‘So.’ Alessandro turned slowly to face her. With his back to the window, the light poured in from behind, throwing his face into shadows. ‘How are you feeling about your ability to win this one now?’

‘It’s Beth’s place; she’s comfortable there. Why do you think people fight to stay in their homes when a developer comes along promising to buy them out for double what their place is worth?’ But he would be able to sell it across the board. He had the money and the people to make sure that whatever message they wanted to get across would be successful. She knew Beth. Was she fighting to preserve something for reasons that were personal?

‘I can tell from your expression that you already know that you’re staring defeat in the face. By the way, it’s been nearly forty-five minutes of unconvincing arguing from you... So how much have you lost your client already? The games room? The nursery? The giant kitchen with the cosy wooden table where all those women can hold hands and break bread?’

‘I never thought that you were as arrogant as I now see you are.’

‘But then you could say that we barely knew anything about each other. Although, in fairness, I didn’t lie about my identity...’ He was unconsciously drawn to the way the sunlight streaming through the panes of glass caught the colours of her hair. Her suit was snappy and businesslike and he could tell that it had been chosen to downplay her figure. In his mind’s eye, he saw the tight jeans, the jumpers and trainers, and that tentative smile that had won him over.

Chase stared down at the folder in front of her. There was nothing left to pull out of the hat. Even if there was, this was personal. He was determined to win the final argument, to have the last word, to make her pay.

‘So I’m guessing from your prolonged silence that you’ll be breaking the happy news to... What’s her name? Beth?’

‘You know it is.’

‘And can you work out how much I’ll be deducting from my initial offer?’

‘Tell me you don’t really mean to go through with that?’

‘Lie, in other words?’ Alessandro walked towards her and perched on the edge of the table.

‘You can’t force them to sell.’

‘Have you had a look at their books? They’re in debt. Waiting to be picked off. It may be a caring, sharing place, but what it gains in the holding hands and chanting stakes it lacks in the accountancy arena. A quiet word in the right banker’s ear and they’ll be facing foreclosure by dusk. Furthermore, if it becomes widespread knowledge that they’re in financial trouble, the vulture developers will swoop in looking for a bargain. What started out as a generous offer from me would devolve into an untidy fire sale with the property and land going for a song.’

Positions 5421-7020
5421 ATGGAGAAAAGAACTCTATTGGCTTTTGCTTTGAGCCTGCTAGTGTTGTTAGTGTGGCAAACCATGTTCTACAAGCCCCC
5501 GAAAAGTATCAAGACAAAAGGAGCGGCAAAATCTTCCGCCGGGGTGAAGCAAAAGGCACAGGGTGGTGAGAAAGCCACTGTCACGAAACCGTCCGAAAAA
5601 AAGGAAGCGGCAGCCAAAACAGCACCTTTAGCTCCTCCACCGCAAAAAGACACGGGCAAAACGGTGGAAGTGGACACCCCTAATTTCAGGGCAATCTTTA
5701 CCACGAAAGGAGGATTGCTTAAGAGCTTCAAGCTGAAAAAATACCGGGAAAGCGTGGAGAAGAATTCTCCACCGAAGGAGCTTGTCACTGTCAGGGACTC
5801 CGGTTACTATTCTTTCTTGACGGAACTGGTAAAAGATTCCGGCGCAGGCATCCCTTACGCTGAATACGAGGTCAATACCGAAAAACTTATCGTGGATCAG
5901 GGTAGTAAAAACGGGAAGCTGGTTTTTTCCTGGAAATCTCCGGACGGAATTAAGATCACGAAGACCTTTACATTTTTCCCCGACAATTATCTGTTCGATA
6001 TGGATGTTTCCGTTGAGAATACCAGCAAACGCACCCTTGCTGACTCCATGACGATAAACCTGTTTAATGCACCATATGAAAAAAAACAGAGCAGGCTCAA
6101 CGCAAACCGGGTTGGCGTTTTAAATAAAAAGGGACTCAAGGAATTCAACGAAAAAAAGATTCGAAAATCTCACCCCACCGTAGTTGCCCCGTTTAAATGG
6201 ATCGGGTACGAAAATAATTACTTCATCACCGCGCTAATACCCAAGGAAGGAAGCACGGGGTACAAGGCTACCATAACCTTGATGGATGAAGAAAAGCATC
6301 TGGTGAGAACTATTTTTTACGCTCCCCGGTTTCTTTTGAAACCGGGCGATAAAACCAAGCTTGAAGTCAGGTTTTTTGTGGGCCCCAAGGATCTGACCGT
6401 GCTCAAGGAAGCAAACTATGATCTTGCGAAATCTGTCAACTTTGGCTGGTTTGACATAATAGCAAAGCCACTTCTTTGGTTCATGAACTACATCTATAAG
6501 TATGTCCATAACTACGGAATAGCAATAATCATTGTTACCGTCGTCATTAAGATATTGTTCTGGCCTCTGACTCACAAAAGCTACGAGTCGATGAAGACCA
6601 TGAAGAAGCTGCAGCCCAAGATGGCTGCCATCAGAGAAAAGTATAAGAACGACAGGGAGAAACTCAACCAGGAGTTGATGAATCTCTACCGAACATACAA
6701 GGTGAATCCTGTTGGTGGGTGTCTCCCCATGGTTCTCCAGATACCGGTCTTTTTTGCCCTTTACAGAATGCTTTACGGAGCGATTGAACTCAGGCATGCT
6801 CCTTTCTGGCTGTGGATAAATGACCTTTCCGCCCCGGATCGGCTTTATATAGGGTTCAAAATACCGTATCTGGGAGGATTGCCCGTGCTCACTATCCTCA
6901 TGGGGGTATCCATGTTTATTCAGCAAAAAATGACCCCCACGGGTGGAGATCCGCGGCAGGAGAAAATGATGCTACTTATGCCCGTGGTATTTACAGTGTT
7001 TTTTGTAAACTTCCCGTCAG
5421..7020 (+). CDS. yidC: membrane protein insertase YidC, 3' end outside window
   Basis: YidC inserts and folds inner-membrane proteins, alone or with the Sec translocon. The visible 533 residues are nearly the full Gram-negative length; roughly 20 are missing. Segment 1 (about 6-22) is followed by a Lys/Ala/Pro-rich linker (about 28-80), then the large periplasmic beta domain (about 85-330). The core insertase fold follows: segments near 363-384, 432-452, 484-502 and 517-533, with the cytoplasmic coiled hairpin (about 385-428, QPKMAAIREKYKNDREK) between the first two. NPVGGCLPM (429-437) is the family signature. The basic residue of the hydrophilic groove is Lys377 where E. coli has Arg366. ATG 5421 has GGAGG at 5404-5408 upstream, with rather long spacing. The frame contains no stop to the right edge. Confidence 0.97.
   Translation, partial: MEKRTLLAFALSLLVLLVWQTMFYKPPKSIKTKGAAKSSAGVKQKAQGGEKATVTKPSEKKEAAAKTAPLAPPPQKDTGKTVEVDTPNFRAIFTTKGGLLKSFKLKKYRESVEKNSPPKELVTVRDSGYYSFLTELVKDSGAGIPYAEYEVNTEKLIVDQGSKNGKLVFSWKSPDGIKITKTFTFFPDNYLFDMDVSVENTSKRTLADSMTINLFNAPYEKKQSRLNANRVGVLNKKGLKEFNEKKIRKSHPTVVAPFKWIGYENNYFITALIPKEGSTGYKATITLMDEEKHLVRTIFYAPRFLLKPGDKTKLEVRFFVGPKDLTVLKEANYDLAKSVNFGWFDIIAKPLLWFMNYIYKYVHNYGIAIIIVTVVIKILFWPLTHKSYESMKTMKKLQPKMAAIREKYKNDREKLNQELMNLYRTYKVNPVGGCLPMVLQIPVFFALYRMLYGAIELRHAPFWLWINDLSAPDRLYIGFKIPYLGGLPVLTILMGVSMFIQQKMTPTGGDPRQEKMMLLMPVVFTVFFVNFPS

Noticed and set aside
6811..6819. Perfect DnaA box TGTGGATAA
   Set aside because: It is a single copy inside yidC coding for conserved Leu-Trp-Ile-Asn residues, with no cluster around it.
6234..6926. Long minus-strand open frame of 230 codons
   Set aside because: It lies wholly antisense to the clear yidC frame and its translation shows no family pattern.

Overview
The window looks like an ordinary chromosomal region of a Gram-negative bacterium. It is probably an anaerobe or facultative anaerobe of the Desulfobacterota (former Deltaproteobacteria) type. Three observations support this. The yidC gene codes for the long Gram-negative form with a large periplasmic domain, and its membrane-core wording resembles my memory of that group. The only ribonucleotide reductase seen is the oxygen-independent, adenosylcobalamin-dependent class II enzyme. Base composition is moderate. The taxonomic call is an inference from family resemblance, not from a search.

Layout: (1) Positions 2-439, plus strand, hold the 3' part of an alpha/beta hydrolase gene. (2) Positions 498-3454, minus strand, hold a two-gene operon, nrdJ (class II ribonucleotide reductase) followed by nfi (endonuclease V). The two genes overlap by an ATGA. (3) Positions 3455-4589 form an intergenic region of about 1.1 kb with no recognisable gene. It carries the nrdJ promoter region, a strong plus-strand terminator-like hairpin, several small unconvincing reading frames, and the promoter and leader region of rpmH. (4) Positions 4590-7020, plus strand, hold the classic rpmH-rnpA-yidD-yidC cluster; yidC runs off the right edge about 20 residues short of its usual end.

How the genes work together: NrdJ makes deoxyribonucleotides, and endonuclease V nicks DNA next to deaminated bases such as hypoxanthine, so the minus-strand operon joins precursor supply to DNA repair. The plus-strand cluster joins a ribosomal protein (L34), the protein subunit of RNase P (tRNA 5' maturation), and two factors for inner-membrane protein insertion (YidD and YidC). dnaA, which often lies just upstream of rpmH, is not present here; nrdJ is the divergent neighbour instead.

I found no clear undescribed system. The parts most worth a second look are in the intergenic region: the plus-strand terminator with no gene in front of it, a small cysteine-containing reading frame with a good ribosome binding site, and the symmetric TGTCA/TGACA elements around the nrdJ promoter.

‘Okay.’ Chase recognised the truth behind what he was saying. How could this be the same man who had once teased her, entertained her with his wit, impressed her with the breadth of his intelligence...driven her crazy with a longing that had never had a chance to be sated?


‘You win, Alessandro.’ She looked at him with green eyes that had once mesmerised him right out of the rigidly controlled box into which he had always been accustomed to piling his emotional entanglements with the opposite sex. ‘But maybe you could tell me whether you would have been as hardline if I hadn’t been the person sitting here trying to talk you out of buying the shelter.’

‘Oh, the sale most certainly would have gone ahead,’ Alessandro drawled without an ounce of sympathy. ‘But I probably wouldn’t have tacked on the ticking clock.’

He strolled round to his chair and sat back down. His mobile phone buzzed, and when his secretary told him to get a move on because she could only defer his conference call for so long he informed her briefly that she would have to cancel it altogether. ‘And make sure the same goes for my meetings after lunch,’ he murmured, not once taking his eyes off Chase’s downbent head. He signed off just as Alicia began to launch into a curious demand to know why.

‘I don’t want to keep you.’ Chase began stacking all her files together and shoving them into her capacious brief case. She paused to look at him. Last look, she thought. Then I’ll never see you again. She found that she was drinking in his image and she knew, with resignation, that what she looked at now would haunt her in the weeks to come. It was just so unfair. ‘But I would like it if you could reconsider your...your...’

‘Lower offer? And save you the humiliation of having to tell your client that you single-handedly knocked the price down?’

Chase glared at him. ‘I never took you for a bully.’

‘Life, as we both know, is full of cruel shocks. I’ll admit that I have no intention of pulling out of this purchase, but you could recoup the lost thousands.’

‘Could I? How?’ She stared at him. At this point, the images of those wonderful additions to any other house Beth might buy vanishing in a puff of smoke, because of her, were proliferating in her head, making her giddy. She knew that the finances for the shelter were in serious disarray. They would need all the money they could get just to pay off the debts and wipe the slate clean.

‘We have an unfinished past,’ Alessandro murmured. ‘It’s time to finish it. I wouldn’t have sought out this opportunity but, now it’s here, I want to know who the hell you really are. Satisfy my curiosity and the full price is back on the table...’